I’ve been fascinated with shopping malls ever since my childhood. Before I could drive, I bugged my parents to take us to the mall. It was the place where I fell in love with the movies, witnessed the latest fashions, wasted quarters at the video arcade and had a few adventures of my own.
The first outdoor shopping mall in the US was Lakewood Center in Lakewood, California, built in 1951. A year later, Victor Gruen, a Viennese-born architect was commissioned to build the first fully enclosed, climate controlled shopping center. Gruen had designed retail spaces before and saw the future of shopping areas, but none of his visions ever came to fruition. This commission was a chance to make good on his ideas.
Located in Edina, Minnesota, Southdale Center opened to the public in 1956. Southdale contained a feature we all take for granted today — a large center court capped by a skylight. Can you imagine a mall without this? Other enclosed malls would follow, the King of Prussia mall outside of Philadelphia came along in 1963. In Dallas, Northpark Center would debut in 1965. Definitely an American creation, the mall would become a meeting place for bored youth and consumers looking for a one stop shopping experience.
The same, but different
Whenever my family traveled to other cities during summer vacations, my sister and I always had a request. Whether we were in Dallas, Phoenix or Houston, we wanted to see what the local mall had to offer. “They’re all alike,” my dad would counter, “Just the same old stores!” They were not, we argued. How could they be? Different regions of the country had different chain stores. They were built differently. Nowadays that’s not as true with homogenization taking over.
Who can forget hanging out with friends at the video game arcade playing Centipede and Tempest? Buying the latest fashions from Chess King? Working up the nerve to talk to the girl from Hot Dog on a Stick? My friends and I could walk the mall for hours and often did.
The movie memories of my youth are intertwined with mall experiences as well. There were only a few standalone movie theaters in town. The rest were located in malls. Quite a change for my parents, who grew up with the drive-in and the movie palace. I can even remember the malls where I saw the films I grew up watching.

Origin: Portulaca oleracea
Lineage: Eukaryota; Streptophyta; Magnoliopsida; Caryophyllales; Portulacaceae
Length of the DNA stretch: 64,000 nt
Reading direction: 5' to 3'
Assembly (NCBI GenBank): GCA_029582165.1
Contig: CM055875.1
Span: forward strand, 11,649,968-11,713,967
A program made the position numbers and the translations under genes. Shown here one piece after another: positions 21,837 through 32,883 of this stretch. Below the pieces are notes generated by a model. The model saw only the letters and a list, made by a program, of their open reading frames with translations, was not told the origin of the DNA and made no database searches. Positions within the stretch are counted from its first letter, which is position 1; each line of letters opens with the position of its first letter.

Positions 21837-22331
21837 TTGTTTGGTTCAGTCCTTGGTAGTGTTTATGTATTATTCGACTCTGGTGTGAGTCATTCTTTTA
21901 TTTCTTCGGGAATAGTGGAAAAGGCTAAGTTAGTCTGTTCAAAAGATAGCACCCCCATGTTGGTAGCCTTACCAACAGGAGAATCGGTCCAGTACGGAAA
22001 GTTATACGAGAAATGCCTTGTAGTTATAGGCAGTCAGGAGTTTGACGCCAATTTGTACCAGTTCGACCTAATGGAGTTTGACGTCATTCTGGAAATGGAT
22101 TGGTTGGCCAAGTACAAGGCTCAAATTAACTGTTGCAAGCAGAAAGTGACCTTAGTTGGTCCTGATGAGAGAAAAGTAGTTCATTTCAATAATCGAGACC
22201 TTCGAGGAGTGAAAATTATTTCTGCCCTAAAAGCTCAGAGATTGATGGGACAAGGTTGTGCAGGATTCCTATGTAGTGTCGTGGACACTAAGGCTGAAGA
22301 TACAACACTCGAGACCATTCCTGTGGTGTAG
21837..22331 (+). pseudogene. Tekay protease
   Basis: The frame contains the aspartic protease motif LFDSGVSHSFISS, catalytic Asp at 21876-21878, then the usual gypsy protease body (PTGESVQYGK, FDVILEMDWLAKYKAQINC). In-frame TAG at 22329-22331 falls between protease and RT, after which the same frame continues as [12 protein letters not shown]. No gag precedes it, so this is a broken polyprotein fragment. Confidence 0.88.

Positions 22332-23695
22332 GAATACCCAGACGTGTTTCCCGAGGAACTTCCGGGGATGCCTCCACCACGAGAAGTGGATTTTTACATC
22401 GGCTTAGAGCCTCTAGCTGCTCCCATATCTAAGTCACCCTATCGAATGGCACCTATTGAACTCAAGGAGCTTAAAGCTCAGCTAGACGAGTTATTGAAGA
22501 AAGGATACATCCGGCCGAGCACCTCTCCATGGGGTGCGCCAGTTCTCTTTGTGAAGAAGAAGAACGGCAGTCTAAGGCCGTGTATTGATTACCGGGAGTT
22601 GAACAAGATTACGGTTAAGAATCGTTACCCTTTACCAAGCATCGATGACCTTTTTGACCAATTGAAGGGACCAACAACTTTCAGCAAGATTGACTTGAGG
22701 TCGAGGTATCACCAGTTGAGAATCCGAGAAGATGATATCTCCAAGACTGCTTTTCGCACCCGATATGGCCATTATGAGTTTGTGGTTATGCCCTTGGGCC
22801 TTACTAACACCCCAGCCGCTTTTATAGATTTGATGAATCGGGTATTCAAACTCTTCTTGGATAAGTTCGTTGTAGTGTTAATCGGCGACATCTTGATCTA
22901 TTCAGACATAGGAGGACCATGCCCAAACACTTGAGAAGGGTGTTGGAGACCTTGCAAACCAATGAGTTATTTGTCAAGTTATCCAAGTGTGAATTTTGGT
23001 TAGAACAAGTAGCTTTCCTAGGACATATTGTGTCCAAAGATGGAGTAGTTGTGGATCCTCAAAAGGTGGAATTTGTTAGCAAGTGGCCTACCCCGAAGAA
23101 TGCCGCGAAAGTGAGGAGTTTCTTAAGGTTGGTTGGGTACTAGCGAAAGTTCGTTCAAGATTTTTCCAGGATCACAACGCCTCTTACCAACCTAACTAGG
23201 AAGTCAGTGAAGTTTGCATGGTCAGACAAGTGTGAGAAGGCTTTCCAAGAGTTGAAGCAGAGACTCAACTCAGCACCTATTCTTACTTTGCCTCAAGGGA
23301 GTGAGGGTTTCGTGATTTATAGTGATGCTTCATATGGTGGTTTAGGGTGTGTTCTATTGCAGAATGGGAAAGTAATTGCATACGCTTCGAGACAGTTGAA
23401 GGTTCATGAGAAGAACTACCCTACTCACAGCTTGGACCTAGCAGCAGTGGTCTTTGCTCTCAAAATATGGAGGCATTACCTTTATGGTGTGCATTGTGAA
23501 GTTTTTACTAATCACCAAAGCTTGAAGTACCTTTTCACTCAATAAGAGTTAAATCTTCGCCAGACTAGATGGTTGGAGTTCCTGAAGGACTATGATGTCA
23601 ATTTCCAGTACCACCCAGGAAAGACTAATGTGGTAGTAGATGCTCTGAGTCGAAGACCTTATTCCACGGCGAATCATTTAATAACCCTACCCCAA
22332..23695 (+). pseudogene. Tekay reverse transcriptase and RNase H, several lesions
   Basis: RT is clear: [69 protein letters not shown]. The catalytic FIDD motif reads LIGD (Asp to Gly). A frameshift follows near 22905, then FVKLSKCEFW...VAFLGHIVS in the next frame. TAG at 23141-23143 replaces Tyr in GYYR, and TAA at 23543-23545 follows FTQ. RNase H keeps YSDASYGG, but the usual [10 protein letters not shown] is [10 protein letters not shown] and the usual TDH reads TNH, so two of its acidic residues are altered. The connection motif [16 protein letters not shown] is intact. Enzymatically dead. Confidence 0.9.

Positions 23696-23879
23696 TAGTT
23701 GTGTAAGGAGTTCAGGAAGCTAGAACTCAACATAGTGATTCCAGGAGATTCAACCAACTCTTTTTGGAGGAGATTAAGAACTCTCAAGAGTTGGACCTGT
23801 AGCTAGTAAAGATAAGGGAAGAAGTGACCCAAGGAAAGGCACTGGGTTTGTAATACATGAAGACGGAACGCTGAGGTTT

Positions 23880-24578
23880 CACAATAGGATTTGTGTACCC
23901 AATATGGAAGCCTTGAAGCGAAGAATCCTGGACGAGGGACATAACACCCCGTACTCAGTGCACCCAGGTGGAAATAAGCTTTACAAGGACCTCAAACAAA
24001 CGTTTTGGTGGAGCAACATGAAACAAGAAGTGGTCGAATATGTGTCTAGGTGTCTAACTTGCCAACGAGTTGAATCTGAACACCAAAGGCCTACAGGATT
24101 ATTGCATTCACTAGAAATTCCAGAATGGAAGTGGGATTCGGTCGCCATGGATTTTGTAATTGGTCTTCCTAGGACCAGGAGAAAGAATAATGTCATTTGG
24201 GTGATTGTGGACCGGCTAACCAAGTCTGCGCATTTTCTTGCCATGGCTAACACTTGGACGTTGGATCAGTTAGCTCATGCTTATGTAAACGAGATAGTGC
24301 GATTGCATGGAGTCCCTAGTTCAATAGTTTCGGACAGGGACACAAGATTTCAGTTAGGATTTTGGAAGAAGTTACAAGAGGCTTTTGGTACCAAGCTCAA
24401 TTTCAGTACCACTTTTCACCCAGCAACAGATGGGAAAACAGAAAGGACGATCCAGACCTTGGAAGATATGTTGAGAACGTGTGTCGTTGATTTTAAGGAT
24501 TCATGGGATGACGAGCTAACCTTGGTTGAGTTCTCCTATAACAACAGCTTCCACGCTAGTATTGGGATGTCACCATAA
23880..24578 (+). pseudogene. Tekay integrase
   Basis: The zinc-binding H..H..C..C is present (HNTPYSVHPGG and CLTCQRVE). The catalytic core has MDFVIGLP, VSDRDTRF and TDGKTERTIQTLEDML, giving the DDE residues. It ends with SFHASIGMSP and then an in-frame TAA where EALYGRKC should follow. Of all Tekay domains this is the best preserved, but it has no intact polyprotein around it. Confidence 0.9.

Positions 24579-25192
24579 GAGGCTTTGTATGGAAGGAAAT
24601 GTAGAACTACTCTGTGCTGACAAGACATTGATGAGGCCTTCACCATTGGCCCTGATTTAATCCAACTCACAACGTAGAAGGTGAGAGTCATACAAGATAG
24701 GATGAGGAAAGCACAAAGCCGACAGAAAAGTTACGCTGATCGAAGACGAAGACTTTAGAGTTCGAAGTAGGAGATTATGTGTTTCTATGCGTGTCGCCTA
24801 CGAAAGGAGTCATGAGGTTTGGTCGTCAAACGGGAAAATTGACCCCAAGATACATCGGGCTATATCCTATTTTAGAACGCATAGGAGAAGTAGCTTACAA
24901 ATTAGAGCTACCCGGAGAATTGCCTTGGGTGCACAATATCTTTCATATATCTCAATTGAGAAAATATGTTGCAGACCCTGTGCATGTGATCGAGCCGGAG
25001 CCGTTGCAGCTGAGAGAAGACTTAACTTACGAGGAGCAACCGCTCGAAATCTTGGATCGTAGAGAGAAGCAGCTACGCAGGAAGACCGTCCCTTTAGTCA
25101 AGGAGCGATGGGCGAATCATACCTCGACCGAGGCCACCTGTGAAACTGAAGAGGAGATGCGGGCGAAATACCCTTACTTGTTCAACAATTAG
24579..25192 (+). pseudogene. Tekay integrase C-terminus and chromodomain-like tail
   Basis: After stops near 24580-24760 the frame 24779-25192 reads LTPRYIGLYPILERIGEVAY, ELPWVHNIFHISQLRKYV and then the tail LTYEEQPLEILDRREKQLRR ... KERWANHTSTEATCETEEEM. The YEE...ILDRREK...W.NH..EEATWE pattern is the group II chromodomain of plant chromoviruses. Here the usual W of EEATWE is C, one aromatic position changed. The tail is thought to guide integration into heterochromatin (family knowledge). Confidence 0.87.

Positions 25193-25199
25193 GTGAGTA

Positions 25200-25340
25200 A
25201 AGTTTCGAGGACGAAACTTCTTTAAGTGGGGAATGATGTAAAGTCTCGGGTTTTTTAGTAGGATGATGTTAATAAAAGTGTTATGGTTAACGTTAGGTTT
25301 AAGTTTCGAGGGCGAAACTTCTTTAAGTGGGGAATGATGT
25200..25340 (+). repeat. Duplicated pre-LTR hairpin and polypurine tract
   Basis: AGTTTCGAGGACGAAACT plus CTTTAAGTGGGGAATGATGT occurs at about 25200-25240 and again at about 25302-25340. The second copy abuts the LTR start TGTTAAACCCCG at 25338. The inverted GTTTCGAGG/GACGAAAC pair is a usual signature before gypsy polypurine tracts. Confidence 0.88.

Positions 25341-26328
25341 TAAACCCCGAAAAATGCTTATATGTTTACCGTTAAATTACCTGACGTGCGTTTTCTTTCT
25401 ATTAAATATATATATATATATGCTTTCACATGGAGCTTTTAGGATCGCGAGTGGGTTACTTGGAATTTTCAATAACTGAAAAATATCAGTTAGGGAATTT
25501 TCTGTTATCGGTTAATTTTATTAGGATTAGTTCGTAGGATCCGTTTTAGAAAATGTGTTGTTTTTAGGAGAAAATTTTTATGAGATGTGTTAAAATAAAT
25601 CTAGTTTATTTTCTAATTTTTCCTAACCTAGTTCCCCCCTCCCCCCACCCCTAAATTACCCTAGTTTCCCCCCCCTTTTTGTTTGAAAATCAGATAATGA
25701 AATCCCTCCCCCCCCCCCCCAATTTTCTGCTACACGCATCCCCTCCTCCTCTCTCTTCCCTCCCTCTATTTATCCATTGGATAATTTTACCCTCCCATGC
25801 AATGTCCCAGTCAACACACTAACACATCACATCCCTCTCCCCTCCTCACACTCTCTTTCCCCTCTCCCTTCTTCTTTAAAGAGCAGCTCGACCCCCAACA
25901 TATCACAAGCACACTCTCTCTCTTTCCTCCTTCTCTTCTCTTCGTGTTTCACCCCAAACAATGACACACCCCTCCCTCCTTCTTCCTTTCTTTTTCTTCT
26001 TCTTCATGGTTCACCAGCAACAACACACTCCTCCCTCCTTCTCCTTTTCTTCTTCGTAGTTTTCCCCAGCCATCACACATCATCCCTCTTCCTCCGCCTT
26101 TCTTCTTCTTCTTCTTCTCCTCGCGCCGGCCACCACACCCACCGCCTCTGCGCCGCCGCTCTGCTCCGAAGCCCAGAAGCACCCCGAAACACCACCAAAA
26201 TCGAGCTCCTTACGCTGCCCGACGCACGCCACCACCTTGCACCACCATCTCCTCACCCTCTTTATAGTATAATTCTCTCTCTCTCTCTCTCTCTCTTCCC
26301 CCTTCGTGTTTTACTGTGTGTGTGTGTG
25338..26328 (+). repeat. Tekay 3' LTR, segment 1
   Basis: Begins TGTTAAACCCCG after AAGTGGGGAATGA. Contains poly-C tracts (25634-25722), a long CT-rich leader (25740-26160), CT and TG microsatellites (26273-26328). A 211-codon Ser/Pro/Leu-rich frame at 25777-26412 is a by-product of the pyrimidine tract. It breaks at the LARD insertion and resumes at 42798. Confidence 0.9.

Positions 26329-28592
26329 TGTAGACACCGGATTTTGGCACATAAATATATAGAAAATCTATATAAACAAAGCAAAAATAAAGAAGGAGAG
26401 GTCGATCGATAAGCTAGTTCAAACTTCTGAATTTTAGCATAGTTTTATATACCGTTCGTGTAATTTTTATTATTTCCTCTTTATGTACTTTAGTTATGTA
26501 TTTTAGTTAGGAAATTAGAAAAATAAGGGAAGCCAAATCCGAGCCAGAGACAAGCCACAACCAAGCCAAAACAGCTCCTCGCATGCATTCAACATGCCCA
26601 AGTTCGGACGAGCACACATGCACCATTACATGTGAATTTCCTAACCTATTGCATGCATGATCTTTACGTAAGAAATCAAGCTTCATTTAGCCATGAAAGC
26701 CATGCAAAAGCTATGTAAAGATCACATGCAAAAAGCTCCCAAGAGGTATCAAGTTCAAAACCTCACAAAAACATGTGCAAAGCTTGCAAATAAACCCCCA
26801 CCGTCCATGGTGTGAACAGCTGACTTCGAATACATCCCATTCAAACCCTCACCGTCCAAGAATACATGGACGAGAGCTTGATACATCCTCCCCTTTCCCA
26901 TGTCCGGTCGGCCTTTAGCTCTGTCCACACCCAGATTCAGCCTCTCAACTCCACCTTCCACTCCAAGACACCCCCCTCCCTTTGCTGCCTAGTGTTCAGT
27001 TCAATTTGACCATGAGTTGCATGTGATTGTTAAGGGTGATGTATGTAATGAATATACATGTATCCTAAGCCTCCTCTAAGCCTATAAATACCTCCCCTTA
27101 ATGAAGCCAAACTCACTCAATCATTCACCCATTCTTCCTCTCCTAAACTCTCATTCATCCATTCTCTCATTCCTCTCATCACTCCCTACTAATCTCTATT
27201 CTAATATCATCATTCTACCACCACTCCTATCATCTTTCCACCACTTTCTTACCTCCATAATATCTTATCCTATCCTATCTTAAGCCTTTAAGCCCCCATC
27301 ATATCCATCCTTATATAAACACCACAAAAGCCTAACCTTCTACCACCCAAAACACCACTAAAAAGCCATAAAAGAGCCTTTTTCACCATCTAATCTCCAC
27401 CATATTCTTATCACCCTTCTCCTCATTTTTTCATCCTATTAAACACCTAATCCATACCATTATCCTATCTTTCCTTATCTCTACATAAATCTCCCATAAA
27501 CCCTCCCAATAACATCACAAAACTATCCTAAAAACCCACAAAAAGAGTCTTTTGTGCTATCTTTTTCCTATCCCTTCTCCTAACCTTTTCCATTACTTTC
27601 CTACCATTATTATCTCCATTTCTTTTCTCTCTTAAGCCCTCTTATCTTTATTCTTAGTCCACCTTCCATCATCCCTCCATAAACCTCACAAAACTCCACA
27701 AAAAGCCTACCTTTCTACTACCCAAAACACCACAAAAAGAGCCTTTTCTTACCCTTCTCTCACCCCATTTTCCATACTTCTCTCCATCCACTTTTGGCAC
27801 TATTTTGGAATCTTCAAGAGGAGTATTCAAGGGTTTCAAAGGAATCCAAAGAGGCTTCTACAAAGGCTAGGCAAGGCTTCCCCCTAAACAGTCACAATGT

I bought my first issue of Film Comment (with Gremlins on the cover) at the Whitwood Mall in Los Angeles. Saved up my allowance and lawn mowing money to buy the Star Wars Album and Star Wars Sketchbook at B Dalton in Cielo Vista Mall. The first broadcast TV camera I ever saw was at the Cielo Vista Mall, where they taped live remotes for the Jerry Lewis Muscular Dystrophy telethon.
Micro cultures evolved at the mall, ranging from “mall rats” to “mall walkers.” Mall culture became pop culture, affecting music, television and movies. The mall was a gathering place. Not just for bored teenagers, but for survivors hiding from the zombie apocalypse in Dawn of the Dead, for mad scientists demonstrating their time machine in Back to the Future and for black suited felons evading police during a crazy car chase in The Blues Brothers. The shopping mall was a place to see and be seen.
Are shopping malls as popular as they used to be? The demise of the brick-and-mortar retail store has contributed to many malls closing or being abandoned altogether. Some areas, hit hard by the bad economy and stagnating wages and crime, have caused retailers to leave the once bustling mall environment. When an anchor store like Sears or J.C. Penney leaves a mall, the remaining stores struggle with increasing rents and less foot traffic.
With fewer malls being built, the larger ones appear to be thriving for now, many of them remodeling and rebranding in order to attract more consumers. On the other hand, dead malls are becoming commonplace, but some have found second lives as office spaces, churches and community centers. Mall developers have learned to adapt or die, but will there ever be anything again like the shopping mall?
What are some of your favorite mall memories?